It may not be possible to eliminate the risk of suicide, but it is possible to reduce the risk. Suicide should not be viewed solely as a medical or mental health problem, since protective factors such as social support and connectedness appear to play significant roles in the prevention of Suicide. Teen suicide is a growing health concern. It is the second-leading cause of death for young people ages 15 to 24, surpassed only by accidents, according to the U.S. Center for Disease Control and Prevention.
National suicide prevention efforts have focused on school education programs, crisis center hotlines, media guidelines (suicide prevention strategies that involve educating media professionals about the prevalence of copycat suicides among adolescents, in an effort to minimize the impact of news stories reporting suicide) and efforts to limit firearm access.
Referrals can be made for treatment, and treatment can be effective when signs are observed in time. Intervention efforts for at-risk youth can put them in contact with mental health services that can save their lives. Suicide is a relatively rare event and it is difficult to accurately predict which persons with these risk factors will ultimately commit suicide. However, there are some possible warning signs such as:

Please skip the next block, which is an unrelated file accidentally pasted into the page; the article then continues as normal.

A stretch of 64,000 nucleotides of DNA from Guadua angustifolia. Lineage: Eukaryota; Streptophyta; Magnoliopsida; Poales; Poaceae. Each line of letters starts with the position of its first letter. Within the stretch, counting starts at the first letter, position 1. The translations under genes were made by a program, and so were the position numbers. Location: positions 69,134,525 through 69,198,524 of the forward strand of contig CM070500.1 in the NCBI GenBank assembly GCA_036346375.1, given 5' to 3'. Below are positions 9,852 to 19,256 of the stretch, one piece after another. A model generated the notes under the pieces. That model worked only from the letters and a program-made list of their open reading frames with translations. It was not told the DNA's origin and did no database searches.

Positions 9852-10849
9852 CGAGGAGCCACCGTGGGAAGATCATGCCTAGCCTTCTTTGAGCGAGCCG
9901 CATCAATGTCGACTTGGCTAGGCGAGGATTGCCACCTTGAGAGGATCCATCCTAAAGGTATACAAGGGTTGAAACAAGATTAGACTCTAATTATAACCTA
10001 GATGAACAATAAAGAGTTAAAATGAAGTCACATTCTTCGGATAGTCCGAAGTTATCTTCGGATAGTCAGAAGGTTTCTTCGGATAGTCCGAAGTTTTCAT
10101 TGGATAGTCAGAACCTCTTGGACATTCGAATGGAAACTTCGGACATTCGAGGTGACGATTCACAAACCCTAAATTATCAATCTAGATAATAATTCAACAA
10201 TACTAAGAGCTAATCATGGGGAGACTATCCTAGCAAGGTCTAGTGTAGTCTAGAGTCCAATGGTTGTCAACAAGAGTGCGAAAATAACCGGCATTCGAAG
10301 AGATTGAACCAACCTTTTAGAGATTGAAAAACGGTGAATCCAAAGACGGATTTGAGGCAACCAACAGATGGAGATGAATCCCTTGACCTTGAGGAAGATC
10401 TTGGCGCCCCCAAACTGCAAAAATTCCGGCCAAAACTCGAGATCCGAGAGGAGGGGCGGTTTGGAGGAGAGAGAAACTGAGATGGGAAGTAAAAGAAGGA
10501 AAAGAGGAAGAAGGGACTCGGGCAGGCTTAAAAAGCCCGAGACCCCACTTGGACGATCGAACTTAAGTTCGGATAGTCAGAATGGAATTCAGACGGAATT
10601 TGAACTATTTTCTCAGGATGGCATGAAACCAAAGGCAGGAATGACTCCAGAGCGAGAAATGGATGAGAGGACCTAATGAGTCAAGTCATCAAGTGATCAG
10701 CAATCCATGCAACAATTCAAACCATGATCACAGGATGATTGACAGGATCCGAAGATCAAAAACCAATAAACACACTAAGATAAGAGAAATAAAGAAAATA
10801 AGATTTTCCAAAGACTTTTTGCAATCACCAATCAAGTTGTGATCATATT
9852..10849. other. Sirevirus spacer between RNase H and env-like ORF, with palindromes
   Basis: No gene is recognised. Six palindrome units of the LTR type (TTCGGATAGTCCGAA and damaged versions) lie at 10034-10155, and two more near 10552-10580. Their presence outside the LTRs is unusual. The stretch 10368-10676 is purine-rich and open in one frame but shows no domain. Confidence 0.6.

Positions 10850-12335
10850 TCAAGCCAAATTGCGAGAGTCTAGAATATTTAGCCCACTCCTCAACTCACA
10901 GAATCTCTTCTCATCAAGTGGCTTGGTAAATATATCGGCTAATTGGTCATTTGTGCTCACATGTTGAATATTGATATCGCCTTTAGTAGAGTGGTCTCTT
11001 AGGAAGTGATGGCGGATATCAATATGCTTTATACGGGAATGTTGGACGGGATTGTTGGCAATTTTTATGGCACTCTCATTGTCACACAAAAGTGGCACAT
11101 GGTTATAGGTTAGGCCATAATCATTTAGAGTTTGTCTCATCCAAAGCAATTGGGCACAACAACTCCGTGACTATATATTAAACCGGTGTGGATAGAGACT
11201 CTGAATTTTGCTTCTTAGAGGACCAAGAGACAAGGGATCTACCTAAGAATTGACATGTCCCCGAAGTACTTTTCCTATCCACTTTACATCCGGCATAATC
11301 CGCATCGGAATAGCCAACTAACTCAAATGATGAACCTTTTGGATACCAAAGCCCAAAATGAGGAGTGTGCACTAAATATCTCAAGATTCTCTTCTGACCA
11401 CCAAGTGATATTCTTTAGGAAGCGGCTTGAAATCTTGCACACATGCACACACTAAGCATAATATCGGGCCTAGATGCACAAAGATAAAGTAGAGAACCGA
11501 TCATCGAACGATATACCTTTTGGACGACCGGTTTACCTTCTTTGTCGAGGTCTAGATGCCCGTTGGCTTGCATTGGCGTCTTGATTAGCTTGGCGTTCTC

- Talking About Dying: any mention of dying, disappearing, jumping, shooting oneself or other types of self harm.
- Recent Loss: through death, divorce, separation, broken relationship, self-confidence, self-esteem, loss of interest in friends, hobbies or activities previously enjoyed.
- Change in Personality: sad, withdrawn, irritable, anxious, tired, indecisive, apathetic.
- Change in Behavior: can’t concentrate on school, work or routine tasks.
- Change in Sleep Patterns: insomnia, often with early waking or oversleeping, or nightmares.
- Change in Eating Habits: loss of appetite and weight, or overeating.
- Fear of losing control: acting erratically, harming self or others.
- Low self-esteem: feeling worthless, shame, overwhelming guilt, self-hatred, “everyone would be better off without me.”
- No hope for the future: believing things will never get better, or that nothing will ever change.
National Suicide Prevention Lifeline 1-800-273-TALK or visit their website: https://suicidepreventionlifeline.org/
The National Suicide Prevention Lifeline’s mission is to provide immediate assistance to individuals in suicidal crisis by connecting them to the nearest available suicide prevention and mental health service provider through a toll-free telephone number: 1-800-273-TALK (8255). It is the only national suicide prevention and intervention telephone resource funded by the Federal Government.